Katja and Katya aren't dressed identically, but their hairstyles are the same, straight, shoulder length, ash brunette. Same silver sprinkled grey-blue eyes, same narrow upper lip and fuller lower one, same amazingly symmetrical face. Eyes just far enough apart to match up with cheekbones tapering down to a square chin, straight nose, exactly proportionate to the face. Silky satin skin.
Bartender, "They should be models, twins that beautiful would be rolling in the bucks."
Ellen, "I'll mention it to them."
The hostess appears, "Table for three, ladies."
Took all of fifteen minutes, Katja figures they'd have been seated immediately for a hundred.
They spend the last day wandering further north, 5th Avenue is wall to curb people, mostly Asian and European, street jammed with taxis, limos and bicycles. Rockefeller Center is arm and elbow with people trying to squeeze family into a photo nobody will look after one glance at a Facebook post.
Ellen, "Christ, they got enough stores here, one luxury brand after another, course we got all that in Houston."
Window displays full of things that cost fifty bucks to make and ship, three thousand to buy retail. The girls are having none of it, splurge on coffee and black tea from a street cart. Walking up 5th, they take a left at 57th, pass 6th Avenue and come to the Russian Tea Room. This is a splurge they can appreciate.
Ellen, "Cool, now I get Russian food."
Vodkas arrive, naturally they have Russian Standard, Katja raises her glass, “Za zhén-shsheen,” (to women)
Ellen and Katya toast in kind, they knock back the shot.
The waiter smiles, "Otlichnyye tost damy.” (excellent toast ladies)
Katja, "Spasibo,” (thank you.)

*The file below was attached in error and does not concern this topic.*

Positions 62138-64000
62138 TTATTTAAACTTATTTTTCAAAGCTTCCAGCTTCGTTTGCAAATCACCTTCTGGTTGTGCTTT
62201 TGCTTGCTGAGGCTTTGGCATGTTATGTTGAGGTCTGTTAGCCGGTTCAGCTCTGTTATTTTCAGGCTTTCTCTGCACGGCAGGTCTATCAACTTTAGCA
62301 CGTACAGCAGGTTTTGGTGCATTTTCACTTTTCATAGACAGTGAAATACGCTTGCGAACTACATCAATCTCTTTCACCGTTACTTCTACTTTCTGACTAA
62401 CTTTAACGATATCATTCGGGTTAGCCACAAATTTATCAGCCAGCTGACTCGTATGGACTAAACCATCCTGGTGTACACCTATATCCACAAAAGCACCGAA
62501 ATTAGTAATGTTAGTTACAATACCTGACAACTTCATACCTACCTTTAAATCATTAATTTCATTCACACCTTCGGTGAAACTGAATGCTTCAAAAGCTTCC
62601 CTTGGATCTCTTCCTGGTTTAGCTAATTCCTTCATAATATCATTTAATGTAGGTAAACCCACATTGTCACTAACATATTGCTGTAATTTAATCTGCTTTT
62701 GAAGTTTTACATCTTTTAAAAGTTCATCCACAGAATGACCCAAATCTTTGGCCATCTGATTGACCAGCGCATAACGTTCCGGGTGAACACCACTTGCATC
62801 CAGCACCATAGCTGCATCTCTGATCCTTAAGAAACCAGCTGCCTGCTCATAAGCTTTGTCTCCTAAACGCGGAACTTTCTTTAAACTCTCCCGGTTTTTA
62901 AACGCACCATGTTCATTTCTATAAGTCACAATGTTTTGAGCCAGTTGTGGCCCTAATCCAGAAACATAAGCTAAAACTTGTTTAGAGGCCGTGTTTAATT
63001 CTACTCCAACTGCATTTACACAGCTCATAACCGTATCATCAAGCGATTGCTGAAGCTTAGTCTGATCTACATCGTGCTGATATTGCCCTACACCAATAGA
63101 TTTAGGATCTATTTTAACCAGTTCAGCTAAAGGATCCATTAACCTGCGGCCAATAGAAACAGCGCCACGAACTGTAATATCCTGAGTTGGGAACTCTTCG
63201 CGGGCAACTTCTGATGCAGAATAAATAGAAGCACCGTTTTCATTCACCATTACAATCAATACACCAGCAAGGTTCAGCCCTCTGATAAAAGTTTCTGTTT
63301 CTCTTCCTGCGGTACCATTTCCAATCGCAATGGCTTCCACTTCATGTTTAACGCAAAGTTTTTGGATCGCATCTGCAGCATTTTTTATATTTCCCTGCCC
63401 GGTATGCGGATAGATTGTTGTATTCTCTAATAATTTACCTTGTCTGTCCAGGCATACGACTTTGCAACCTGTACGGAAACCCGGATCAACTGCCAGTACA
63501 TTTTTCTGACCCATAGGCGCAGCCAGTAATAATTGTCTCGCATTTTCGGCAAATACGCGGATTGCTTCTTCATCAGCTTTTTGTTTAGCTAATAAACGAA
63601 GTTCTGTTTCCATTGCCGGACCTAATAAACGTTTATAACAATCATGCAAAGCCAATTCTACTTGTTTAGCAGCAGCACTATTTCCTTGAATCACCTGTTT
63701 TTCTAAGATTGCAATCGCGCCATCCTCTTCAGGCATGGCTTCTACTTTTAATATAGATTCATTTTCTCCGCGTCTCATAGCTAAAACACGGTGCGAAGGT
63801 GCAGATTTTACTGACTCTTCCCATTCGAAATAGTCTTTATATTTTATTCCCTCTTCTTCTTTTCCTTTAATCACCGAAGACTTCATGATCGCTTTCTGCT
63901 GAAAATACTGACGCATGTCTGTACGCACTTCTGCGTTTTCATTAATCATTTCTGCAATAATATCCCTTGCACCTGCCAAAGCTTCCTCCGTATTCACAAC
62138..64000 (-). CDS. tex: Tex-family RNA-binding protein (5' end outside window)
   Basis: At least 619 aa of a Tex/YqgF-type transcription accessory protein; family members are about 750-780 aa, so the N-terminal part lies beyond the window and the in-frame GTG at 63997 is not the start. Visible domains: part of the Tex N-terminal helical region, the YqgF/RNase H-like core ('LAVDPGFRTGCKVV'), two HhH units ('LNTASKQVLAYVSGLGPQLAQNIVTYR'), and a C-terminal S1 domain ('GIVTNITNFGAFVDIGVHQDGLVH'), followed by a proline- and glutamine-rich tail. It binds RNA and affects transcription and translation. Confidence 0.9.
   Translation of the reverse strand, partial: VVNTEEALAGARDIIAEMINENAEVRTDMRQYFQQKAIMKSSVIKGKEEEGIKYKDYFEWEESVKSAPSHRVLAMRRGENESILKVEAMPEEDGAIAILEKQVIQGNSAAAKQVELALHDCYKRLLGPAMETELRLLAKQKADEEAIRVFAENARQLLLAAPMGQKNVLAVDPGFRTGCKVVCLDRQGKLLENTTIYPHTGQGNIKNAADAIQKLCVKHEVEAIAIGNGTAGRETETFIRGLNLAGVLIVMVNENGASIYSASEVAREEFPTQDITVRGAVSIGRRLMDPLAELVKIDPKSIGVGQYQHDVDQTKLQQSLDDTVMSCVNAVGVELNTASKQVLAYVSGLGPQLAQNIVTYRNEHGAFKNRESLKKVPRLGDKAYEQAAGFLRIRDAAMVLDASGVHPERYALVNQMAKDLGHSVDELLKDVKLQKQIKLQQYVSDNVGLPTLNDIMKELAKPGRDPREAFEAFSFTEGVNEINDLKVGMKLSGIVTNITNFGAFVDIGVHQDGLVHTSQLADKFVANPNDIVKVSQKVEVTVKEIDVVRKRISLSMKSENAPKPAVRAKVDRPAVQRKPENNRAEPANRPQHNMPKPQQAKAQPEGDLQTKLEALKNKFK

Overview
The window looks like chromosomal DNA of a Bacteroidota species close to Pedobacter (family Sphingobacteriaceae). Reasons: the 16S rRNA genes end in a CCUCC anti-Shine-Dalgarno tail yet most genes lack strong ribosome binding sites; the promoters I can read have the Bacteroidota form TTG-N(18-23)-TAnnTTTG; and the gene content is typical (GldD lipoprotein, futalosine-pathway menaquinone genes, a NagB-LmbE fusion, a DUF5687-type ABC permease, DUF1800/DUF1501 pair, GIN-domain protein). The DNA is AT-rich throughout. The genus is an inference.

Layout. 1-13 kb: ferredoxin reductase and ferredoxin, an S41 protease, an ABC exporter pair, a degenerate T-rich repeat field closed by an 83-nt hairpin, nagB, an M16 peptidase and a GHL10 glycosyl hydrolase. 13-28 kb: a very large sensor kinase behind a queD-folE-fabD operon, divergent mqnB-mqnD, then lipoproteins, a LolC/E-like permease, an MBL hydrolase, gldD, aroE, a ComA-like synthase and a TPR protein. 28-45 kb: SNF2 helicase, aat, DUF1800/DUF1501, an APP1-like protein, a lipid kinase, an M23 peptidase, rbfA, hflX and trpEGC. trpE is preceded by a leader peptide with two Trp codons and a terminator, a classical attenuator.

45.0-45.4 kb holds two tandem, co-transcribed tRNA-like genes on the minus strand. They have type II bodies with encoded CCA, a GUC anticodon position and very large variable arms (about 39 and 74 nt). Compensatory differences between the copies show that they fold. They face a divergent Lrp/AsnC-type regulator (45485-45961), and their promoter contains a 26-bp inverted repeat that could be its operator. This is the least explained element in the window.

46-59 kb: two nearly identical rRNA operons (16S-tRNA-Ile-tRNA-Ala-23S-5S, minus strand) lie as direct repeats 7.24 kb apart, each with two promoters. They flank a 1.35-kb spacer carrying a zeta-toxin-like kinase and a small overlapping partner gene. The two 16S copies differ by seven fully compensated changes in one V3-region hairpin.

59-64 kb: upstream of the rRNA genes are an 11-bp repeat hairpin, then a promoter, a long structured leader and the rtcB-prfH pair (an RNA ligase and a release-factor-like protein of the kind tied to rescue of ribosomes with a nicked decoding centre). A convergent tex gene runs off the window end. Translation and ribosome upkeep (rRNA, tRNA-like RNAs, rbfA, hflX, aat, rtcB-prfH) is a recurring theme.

Katya orders Beluga blini. Blini are yeast crepes, more like a thin pancake. Beluga caviar and sour cream accompany. Streak of sour cream, then add caviar, roll up and enjoy. Red borscht, beet soup with braised beef pirozhok, beef wrapped in a pastry shell.
Ellen, "Dang, this is good. Another vodka maybe."
In Russia, it is considered civilized to toast every drink, this time, "Za schast’-ye.” (to happiness, Ellen’s toast, the twins don’t grasp happiness)
Entrees are Boeuf à la Stroganoff, red wine braised beef short ribs with thick noodles tossed in mushroom and black truffle cream sauce. And Kulebiaka, salmon with slow cooked onions, mushrooms and vegetables wrapped in pastry, served with roasted baby beets.
They share tastes, Ellen gushes, "I gotta make Stroganoff at home, that is just too damn perfect."
Katja, "Da, salmon cooked with so many vegetable ees also good, Stroganoff best."
She starts nattering away with the waiter in Russian, the chef comes from the kitchen with a plate of Pelmeni, a Russian ravioli with seasoned ground pork wrapped in a shell of unleavened dough.
Chef, "My treat, and perhaps another vodka, da?"
He joins them with his own toast, "k krasote.” (to beauty)
They finish a third shot.
Chef, "My food, you enjoy?"
Katja, "Vy khudozhnik.” (you are an artist.)
Chef beams, all Russian men believe they're artists, perhaps it's true.
He bows slightly, "Da blagoslovit vas dorogoy, spasibo.” (bless you dear one, thank you.)
Chef returns to his kitchen, a plate of cheese and cherry blintzes with vanilla ice cream appears, the waiter says, "Our gift, enjoy."
Ellen takes a bite, offers the waiter her most devastating smile, "So good, that’s real nice-a you mister."
He nods, "My pleasure," he goes off to take care of other tables, the girls finish up the blintzes.
Ellen, "Wow and double wow. Such an amazing lunch. I must be turning Russian, three vodkas and I don't feel buzzed, just real happy."
Katya, "We ate enough food to soak up three more vodkas, but we will walk instead, just a short distance is Central Park."
Katja pays the tab in cash, leaves a thirty percent gratuity. Healthy and appreciative without being absurd. They wave to the waiter, Katja points to the money, he nods. They hit the street. Need a long walk to settle the big lunch.
Katya hikes them all the way across the park, from Columbus Circle, diagonally to 5th and 81st. And there is the massive Metropolitan Museum of Art.
They wander the rooms, dutifully taking in old masters, Chinese calligraphy and a special El Greco exhibit.
Ellen, "Lot of religious stuff, not just El Greco, buncha the others too."
Katya, "In order to live, artists had to be sponsored, have patrons. Those people wanted religious art, virgin and child, crucifixion, last supper."
"Oh, makes sense, gotta paint what pays."